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Portugal Travel Guide
Portugal is somewhat isolated from its neighbors but has a rich, unique culture in lively cities and beautiful countryside. The country has outstanding landscapes that made the country a valued destination for tourists. The country has been recently names as the “Best Golf Destination” with the myriad golf courses, particularly in the Algarve region. Portugal is one of the warmest European countries, making it a sun holiday hoptspot in Europe.
The language of the people who live in Portugal is Portuguese and as well as the name of the nationals in the country. Portuguese youth have a basic grasp of English because it is taught in school.
Where to Go?
Lisbon – It is one of Europe’s most soulful, captivating and picturesque capitals, built on a series of hills with scenic vistas from every angle. The city of the oceans, the only European capital with sunsets on the sea, so close to sandy beaches and with one of the world’s largest state-of-the-art aquariums. It is also a lively but serene and melancholic place with an insatiable appetite for long dinners, coffee breaks and nightlife. The place has World Heritage monuments and singular museum treasures, from international design and contemporary art, to treasures from when the East met West, to the ancient art of tile painting and gilding.
Sintra – It is popular for centuries now because of its mystical hills with its fairytale palaces and amazing villas.The National Palace is situated in its main square, dating from the 14th century. Its two large conical chimneys are the town’s most known landmarks, while the rest of the building is a combination of the Moorish, Gothic and Manueline styles. What you can see inside is what is said to be the most extensive collection of Mudejar Azulejos (colored glazed tiles) in the world, and several exceptional rooms.
The Sala dos Brasões (“Coat-of-Arms Room”) – it stands out for its domed ceiling decorated with stags holding the coats of arms of 74 Portuguese noble families and for its walls lined with 18th-century tiled panels. The former banquet hall, Sala dos Cisnes (“Room of the Swans”), also has a magnificent ceiling, divided into octagonal panels decorated with swans painted in the 17th century. Other highlights include the “Magpie Room” (named for the birds that decorate the ceiling), the Royal Chapter of King John I, the huge kitchen with a capacity for 1000 diners and the interior courtyards where poet Camões read his verses to the king.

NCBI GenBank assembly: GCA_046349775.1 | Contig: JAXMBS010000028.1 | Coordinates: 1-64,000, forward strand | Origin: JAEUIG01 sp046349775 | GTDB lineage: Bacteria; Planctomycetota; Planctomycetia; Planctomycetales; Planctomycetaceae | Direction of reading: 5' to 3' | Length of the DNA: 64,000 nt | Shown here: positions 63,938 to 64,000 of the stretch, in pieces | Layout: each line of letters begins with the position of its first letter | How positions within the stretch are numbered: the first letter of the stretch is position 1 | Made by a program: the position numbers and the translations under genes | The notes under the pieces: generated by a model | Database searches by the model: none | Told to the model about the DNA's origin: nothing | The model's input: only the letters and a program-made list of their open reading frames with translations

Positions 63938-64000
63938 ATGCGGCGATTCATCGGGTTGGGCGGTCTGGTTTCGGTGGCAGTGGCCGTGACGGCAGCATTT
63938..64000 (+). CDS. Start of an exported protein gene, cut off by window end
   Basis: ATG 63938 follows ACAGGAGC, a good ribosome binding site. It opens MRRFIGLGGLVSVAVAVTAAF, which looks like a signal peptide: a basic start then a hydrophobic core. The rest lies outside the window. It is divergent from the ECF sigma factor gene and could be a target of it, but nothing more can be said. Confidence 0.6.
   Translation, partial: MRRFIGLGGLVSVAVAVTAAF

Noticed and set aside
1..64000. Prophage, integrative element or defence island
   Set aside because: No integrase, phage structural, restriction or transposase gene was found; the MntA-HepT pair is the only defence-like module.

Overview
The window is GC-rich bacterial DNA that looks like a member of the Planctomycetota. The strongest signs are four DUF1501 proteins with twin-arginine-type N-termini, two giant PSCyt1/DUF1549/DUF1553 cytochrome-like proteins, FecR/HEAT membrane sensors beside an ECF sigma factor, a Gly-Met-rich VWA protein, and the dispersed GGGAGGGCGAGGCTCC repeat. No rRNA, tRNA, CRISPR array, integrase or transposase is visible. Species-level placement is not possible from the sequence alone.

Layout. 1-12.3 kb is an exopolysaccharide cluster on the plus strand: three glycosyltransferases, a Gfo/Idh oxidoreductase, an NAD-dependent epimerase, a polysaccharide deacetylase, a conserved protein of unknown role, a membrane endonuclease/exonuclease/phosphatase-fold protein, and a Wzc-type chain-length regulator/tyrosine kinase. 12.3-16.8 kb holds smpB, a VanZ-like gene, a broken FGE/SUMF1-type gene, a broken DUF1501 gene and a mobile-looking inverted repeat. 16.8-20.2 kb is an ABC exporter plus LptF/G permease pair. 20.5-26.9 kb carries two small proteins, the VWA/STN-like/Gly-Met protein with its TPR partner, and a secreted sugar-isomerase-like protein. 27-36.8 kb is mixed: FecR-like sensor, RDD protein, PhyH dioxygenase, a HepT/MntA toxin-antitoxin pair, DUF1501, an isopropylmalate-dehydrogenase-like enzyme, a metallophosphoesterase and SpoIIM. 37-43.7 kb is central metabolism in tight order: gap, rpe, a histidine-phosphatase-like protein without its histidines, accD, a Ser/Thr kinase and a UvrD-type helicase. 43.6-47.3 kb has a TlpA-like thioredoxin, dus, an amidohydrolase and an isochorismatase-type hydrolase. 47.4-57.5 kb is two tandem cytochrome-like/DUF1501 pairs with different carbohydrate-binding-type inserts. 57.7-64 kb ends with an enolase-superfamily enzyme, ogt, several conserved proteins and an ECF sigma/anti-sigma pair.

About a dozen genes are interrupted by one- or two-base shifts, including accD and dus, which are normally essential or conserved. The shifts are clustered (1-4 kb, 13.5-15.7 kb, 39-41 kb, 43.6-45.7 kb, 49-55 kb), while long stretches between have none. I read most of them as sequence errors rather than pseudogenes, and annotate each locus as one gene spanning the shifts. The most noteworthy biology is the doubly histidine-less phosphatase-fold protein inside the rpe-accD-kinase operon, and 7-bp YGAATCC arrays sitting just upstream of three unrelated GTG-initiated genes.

Surrounding the palace is the mystical Pena Park, filled with a variety of trees and exotic plants from the former colonies of the Portuguese empire, ponds, fountains, and black swans. There is also a charming lodge hidden among the trees that can be visited. At the highest point is a statue of King Ferdinand looking towards his palace, and a viewpoint called “Cruz Alta” overlooking Pena Palace and surroundings.
Evora – The city is surrounded with prehistoric monuments and a Roman temple.
Temple of Diana. Dating from the 2nd century, it is one of the Iberian Peninsula’s best preserved Roman monuments, raised on a 3m(10ft)-high stone platform, with 14 of the original 18 granite Corinthian columns still standing. The whitewashed houses, arches, and twisting alleyways that characterize the town reflect the Moorish presence.
Praça do Giraldo, is the best place to start a visit. It was an execution ground during the Inquisition, but is now filled with shops and cafés, and surrounded by attractive townhouses with wrought-iron balconies. A fountain erected in 1571 in front of the Renaissance Santo Antão Church dominates one end of this spacious square.
The Gothic cloister with statues of the Evangelists and the Sacred Art Museum are worth seeing. Its most precious item is a 13th century ivory Virgin whose body opens out to reveal intricately carved scenes of her life in nine episodes. Visitors can also climb up to the roof for a view over the town.
What to Eat?
Fish – The most popular fish dish is salted cod, bacalhau, which it is said can be cooked in 365 different ways. Other popular fish include sardines, especially grilled (sardinhas assadas), sea bass, octopus, squid (often stuffed), anchovies and swordfish. Shellfish such as mussels, prawns, oysters, lobsters, crabs and clams are also very popular.
Meat – One of the most famous meats in Portugal is pork, which can be cooked in a variety of ways. Roast suckling pig (leitão assado) is a speciality of Central Portugal. Another popular pork dish is the carne de porco à Alentajana, which consists of pork marinated in wine and garnished with clams.
A common meat dish is the cozido à Portuguesa, a sort of hotpot of beef, sausages, potatoes, vegetables and rice. Grilled skewers of beef with garlic (espetada) are often served, as is aromatic grilled chicken (frango grelhado), seasoned with piri piri, garlic and olive oil. Feijoada, a meat stew with kidney or butter beans, is a dish popular throughout Portugal.